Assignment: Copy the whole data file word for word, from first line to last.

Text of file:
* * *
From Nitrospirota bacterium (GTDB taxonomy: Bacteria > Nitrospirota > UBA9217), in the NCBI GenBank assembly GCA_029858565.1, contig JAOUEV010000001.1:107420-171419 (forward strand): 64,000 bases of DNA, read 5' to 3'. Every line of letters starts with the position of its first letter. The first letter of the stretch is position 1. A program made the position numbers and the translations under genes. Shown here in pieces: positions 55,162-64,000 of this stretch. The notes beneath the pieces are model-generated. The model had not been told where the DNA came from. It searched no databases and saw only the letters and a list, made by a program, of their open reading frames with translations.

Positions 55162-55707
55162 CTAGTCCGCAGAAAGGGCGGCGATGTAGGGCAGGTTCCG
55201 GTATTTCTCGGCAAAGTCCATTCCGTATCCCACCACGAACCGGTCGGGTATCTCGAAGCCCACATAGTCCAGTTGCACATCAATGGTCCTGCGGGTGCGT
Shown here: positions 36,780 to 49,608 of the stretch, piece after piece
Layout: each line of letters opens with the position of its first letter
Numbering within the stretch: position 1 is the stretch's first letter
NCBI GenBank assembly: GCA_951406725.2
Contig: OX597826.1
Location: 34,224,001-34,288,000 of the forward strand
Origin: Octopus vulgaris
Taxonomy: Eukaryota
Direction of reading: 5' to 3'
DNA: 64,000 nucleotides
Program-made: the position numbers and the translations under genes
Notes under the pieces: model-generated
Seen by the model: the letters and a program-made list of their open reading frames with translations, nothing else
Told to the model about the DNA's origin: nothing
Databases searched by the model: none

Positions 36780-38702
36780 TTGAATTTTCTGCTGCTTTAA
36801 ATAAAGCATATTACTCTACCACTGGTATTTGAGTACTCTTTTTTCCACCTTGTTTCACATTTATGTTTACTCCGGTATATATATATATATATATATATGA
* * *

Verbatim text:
From Nitrospirota bacterium (GTDB taxonomy: Bacteria > Nitrospirota > UBA9217), in the NCBI GenBank assembly GCA_029858565.1, contig JAOUEV010000001.1:107420-171419 (forward strand): 64,000 bases of DNA, read 5' to 3'. Every line of letters starts with the position of its first letter. The first letter of the stretch is position 1. A program made the position numbers and the translations under genes. Shown here in pieces: positions 55,162-64,000 of this stretch. The notes beneath the pieces are model-generated. The model had not been told where the DNA came from. It searched no databases and saw only the letters and a list, made by a program, of their open reading frames with translations.

Positions 55162-55707
55162 CTAGTCCGCAGAAAGGGCGGCGATGTAGGGCAGGTTCCG
55201 GTATTTCTCGGCAAAGTCCATTCCGTATCCCACCACGAACCGGTCGGGTATCTCGAAGCCCACATAGTCCAGTTGCACATCAATGGTCCTGCGGGTGCGT
Shown here: positions 36,780 to 49,608 of the stretch, piece after piece
Layout: each line of letters opens with the position of its first letter
Numbering within the stretch: position 1 is the stretch's first letter
NCBI GenBank assembly: GCA_951406725.2
Contig: OX597826.1
Location: 34,224,001-34,288,000 of the forward strand
Origin: Octopus vulgaris
Taxonomy: Eukaryota
Direction of reading: 5' to 3'
DNA: 64,000 nucleotides
Program-made: the position numbers and the translations under genes
Notes under the pieces: model-generated
Seen by the model: the letters and a program-made list of their open reading frames with translations, nothing else
Told to the model about the DNA's origin: nothing
Databases searched by the model: none

Positions 36780-38702
36780 TTGAATTTTCTGCTGCTTTAA
36801 ATAAAGCATATTACTCTACCACTGGTATTTGAGTACTCTTTTTTCCACCTTGTTTCACATTTATGTTTACTCCGGTATATATATATATATATATATATGA